A CRPF personnel using slingshot during protests - Photo by: Bilal Bahadur

[stextbox id=”info”]Chief Minister Omar Abdullah stumbles on his moves to replace the CRPF by police, stating that state lacked enough police strength. What nobody tells is that more than the type, the numbers of men in uniform is a problem.[/stextbox]

Almost five years after it replaced the Border Security Force (BSF) in Kashmir, the Central Reserve Police Force (CRPF) is in sharp focus. Last fortnight the force was accused of excesses while dealing with protests in Baramulla and the Chief Minister Omar Abdullah decided to withdraw it from the town to help cool the situation.

But well before the members of Unified Headquarters would submit a detailed blueprint offering the Chief Minister a mechanism to go for the first phase of ‘substitution’ – a term indicating replacing the CRPF by J&K Police, his Delhi jaunt forced the status quo ante. No changes anywhere.

“We have over 70 battalions of the CRPF and the state police’s strength is not even one-third of it. Five battalions of the state police which include India Reserve Police (IRP) are undergoing training. So any rash decision in this aspect can be detrimental to state’s security”, Omar Abdullah told reporters after his meetings with the Prime Minister Dr Manmohan Singh and the Home Minister P Chidambaram. “A lot is required to be done in terms of augmenting the numbers of JKP, upgrading their equipment and improving their levels of training.” In Kashmir alone CRPF has 58 battalions with a strength of around 1000 each.

Since Chief Minister’s statement in the July 1 meeting of the Unified Headquarters was made public, the post-meeting ‘correction’ had added to the credibility crisis. Omar was very clear in his statement and it had its own logic. “The deployment plan of the police and paramilitary forces has to be re-worked as per the present situation which is a law and order situation and not a militancy situation as was in the 1990s,” official spokesman quoted him saying in the meeting. “In the changed scenario, the police is supposed to be better equipped and trained to deal with law and order situation and as such a change in mindset of the force is also required”. He asked the state police chief, DG CRPF and other concerned to formulate an effective plan in this regard within 10 days. At the same time, he directed for placement of magistrates in every district. “No law and order situation or protests should be dealt without the presence of a magistrate,” he directed.

Authorities took the directions very seriously given the fast deteriorating law and order situation. The same night (June 30), CRPF was withdrawn in Baramulla. For most the night, trucks were ferrying the soldiers out of the town that was simmering with anger over the murders of four young men.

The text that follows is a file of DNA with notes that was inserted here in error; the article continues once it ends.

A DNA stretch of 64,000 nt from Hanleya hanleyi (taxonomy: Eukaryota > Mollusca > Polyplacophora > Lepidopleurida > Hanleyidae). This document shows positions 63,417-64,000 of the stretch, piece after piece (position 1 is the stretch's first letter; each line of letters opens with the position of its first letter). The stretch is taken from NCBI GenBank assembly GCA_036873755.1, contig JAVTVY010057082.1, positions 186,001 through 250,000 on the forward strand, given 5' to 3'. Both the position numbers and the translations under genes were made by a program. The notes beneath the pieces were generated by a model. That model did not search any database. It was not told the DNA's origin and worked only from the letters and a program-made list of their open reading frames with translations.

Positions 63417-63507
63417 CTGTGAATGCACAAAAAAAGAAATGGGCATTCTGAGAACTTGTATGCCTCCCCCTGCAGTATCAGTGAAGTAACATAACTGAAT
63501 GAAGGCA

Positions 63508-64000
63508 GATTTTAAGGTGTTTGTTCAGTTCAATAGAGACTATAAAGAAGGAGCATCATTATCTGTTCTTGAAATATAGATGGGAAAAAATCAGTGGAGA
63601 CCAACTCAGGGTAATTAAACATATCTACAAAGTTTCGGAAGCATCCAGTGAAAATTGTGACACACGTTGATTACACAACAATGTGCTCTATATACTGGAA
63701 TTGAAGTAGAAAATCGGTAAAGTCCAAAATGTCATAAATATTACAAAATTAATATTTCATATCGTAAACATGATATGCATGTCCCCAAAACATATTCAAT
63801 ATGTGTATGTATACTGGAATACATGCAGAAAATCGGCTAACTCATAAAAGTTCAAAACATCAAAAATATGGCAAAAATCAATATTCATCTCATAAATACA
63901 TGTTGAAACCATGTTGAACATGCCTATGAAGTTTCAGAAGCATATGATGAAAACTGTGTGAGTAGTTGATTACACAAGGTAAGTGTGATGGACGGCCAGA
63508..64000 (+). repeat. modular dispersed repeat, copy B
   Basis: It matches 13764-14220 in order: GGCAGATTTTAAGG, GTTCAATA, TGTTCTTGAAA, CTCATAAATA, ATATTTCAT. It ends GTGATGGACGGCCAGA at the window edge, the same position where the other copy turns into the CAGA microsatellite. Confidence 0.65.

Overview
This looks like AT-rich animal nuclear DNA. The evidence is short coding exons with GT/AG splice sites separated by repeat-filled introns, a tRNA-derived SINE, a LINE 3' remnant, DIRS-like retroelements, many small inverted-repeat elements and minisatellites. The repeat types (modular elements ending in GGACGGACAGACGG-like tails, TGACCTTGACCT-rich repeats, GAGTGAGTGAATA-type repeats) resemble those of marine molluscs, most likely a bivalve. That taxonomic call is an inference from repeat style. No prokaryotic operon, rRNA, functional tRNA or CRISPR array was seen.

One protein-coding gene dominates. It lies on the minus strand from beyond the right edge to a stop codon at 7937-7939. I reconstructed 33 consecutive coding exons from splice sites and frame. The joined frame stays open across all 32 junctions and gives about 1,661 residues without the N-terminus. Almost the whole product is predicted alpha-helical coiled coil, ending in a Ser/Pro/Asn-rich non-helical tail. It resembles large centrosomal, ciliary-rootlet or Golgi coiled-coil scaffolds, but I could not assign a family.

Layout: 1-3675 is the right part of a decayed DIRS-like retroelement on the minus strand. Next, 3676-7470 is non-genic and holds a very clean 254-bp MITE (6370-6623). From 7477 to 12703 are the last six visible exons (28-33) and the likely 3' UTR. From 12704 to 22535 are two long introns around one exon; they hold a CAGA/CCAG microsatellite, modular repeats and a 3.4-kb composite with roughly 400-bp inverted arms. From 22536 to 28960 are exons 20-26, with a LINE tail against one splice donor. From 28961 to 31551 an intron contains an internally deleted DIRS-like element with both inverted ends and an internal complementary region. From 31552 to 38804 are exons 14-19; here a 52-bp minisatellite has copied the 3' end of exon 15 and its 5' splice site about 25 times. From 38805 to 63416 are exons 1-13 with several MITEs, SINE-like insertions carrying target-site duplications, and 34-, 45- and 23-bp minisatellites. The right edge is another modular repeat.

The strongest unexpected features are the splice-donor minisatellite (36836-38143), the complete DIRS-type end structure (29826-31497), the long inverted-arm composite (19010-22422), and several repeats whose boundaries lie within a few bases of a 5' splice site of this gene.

It had its own problems. As over 1500 paramilitary men moved into the barracks within the district, there was nobody to replace them. Apart from the executive police, there were barely 150 cops that, according to reports, were mobilized. As the situation refused to improve and the protests continued, the police said that they could not manage it. The result: army was requested to conduct a flag march. Reports suggest that initially CRPF was asked to resume duties but it refused.

Even this triggered another controversy. Going by the directions issued by the Chief Minister that no force should deal law and order in absence of a magistrate, the Deputy Commissioner Baramulla had issued a direction for every force including the army. This triggered a fierce reaction. Armed forces took a strong exception and the issue was taken up at the highest level. If reports appearing in certain Delhi based newspapers are to be taken at face value then the Defence Minister was totally against deploying the army for law and order duties. This was why the flag march was barely a 15-minute affair.

Amidst these controversies another major incident took place (July 5). An additional Deputy Commissioner in Baramulla Mohammad Ashraf Shantoo tasked to enquire into the killings of youth by CRPF (June 29) encountered an “interesting” incident. While perusing the CRPF documents, the magistrate found certain documents missing. He seized the register. In the evening a senior officer of the force (53 Bn) barged into his office and snatched the file. As the incident was reported, authorities denied it the same day.

It was later the visit of chief minister to Delhi that put the lid on these controversies. He said state police force lacks the numbers and the training to tackle the situation.


Please enter your comment!
Please enter your name here